A role for parabrachial nucleus in cardiovascular regulation is suggested by evidence that electrical stimulation in this region elicits increase in heart rate and arterial pressure. We hypothesized that parabrachial nucleus may also be involved in control of coronary vasomotor tone. After beta-adrenergic receptor blockade in anesthetized cats, electrical stimulation in the region of parabrachial nucleus produced no change in heart rate, an increase in arterial pressure (34 +/- 6 mmHg), and a transient reduction in coronary blood flow velocity (-21 +/- 2%). Coronary resistance (72 +/- 9%) and femoral resistance (189 +/- 31%) increased markedly. The decrease in coronary blood flow velocity was abolished by stellate ganglionectomy or alpha 1-adrenergic blockade without altering pressor or femoral responses. Injection of the neurotransmitter L-glutamate or kainic acid into parabrachial nucleus also elicited coronary vasoconstriction. We conclude that electrical or chemical activation in the region of parabrachial nucleus elicits coronary vasoconstriction as part of a generalized sympathetic activation. The fact that the coronary response is elicited by chemical activation suggests that cell bodies in the region of medial parabrachial nucleus and subceruleus, as opposed to fibers of passage, are involved in this central neural coronary vasoconstriction.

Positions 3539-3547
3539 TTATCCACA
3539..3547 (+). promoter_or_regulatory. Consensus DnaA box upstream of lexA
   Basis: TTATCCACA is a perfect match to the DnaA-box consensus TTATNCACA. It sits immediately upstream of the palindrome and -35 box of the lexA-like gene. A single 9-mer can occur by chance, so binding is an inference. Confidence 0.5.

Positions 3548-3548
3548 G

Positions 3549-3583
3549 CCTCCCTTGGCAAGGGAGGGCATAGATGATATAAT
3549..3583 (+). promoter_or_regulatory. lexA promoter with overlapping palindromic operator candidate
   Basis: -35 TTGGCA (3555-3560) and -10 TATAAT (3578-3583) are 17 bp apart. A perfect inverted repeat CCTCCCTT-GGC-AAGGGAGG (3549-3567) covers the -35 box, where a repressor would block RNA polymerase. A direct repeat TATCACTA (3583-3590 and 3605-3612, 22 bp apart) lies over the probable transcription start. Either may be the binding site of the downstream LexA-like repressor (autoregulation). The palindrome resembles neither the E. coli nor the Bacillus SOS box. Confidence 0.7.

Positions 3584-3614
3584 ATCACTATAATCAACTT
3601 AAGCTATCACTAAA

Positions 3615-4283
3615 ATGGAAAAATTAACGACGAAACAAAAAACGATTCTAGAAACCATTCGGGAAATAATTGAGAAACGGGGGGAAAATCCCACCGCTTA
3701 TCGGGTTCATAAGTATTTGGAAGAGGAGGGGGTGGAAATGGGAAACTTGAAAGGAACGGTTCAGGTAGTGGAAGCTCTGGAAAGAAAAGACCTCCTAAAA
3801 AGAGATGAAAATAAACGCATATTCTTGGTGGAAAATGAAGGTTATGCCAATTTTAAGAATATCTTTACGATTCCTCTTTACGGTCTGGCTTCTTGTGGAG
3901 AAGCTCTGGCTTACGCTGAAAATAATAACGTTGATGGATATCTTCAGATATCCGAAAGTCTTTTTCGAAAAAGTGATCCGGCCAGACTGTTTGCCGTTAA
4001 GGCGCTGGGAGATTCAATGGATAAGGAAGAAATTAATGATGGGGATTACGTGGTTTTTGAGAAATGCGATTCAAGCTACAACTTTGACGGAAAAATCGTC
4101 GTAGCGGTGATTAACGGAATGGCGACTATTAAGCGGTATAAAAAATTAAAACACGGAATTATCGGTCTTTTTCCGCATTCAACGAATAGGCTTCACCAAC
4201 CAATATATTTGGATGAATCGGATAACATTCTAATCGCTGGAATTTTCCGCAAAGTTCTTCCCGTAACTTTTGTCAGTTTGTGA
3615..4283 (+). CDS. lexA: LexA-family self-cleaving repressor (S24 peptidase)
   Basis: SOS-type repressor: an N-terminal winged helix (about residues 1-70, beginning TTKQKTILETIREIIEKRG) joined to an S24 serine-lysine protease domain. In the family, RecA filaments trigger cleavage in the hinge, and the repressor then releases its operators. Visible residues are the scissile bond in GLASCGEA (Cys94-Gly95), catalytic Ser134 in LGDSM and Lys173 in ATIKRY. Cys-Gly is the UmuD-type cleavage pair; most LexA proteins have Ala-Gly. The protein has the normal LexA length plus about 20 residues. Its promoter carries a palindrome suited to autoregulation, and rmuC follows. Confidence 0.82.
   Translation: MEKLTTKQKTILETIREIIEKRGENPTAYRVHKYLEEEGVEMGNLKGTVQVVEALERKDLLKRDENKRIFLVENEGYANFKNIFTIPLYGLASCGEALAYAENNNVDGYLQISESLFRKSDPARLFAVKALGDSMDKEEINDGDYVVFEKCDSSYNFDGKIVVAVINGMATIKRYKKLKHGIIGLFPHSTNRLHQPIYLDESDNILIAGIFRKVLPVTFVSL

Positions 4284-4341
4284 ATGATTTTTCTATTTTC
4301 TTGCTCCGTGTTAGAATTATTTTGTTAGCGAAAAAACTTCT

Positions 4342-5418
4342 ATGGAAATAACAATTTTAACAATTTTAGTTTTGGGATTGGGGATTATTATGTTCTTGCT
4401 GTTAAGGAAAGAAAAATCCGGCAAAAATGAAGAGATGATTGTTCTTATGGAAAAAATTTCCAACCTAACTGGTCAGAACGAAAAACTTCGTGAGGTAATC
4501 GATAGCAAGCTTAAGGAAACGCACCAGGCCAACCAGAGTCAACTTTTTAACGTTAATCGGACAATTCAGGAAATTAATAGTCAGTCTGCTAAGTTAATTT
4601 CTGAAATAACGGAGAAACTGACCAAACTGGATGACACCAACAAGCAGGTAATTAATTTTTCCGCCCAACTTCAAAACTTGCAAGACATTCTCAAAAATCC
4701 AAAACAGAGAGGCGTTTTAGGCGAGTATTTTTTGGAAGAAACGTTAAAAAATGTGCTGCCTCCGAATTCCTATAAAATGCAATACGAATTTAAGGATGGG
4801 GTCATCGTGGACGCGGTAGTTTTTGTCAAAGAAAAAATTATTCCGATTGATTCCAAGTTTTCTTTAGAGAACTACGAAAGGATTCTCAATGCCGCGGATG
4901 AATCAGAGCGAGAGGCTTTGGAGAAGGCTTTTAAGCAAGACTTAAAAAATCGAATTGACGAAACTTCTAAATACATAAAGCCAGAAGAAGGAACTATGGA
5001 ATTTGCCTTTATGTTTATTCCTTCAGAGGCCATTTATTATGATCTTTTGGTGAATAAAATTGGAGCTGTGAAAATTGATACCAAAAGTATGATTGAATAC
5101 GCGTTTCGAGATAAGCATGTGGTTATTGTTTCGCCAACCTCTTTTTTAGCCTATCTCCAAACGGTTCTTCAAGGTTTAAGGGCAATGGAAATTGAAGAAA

minipress xl dose
Eight days after coarctation mean aortic pressure proximal to the occlusion was 168(SEM 1.29) mm Hg (n = 104) while distally it was 38(2.42) (n = 40). Of the rings tested 96% showed spontaneous rhythmic activity, having a mean frequency of 3.94(0.17) cycles.min-1. Spontaneous activity was not present in the pressure protected segments taken from the same animals. Rats with the distal kidney removed (n = 25) failed to become hypertensive and similarly prepared ring segments failed to show spontaneous rhythmic activity. Prior removal of the endothelial layer had no effect on the spontaneous contractile responses in pressure loaded segments. Histological examination showed that the media to lumen ratio was increased in coarcted rats in both pressure loaded and pressure protected regions compared to similar regions in sham operated animals.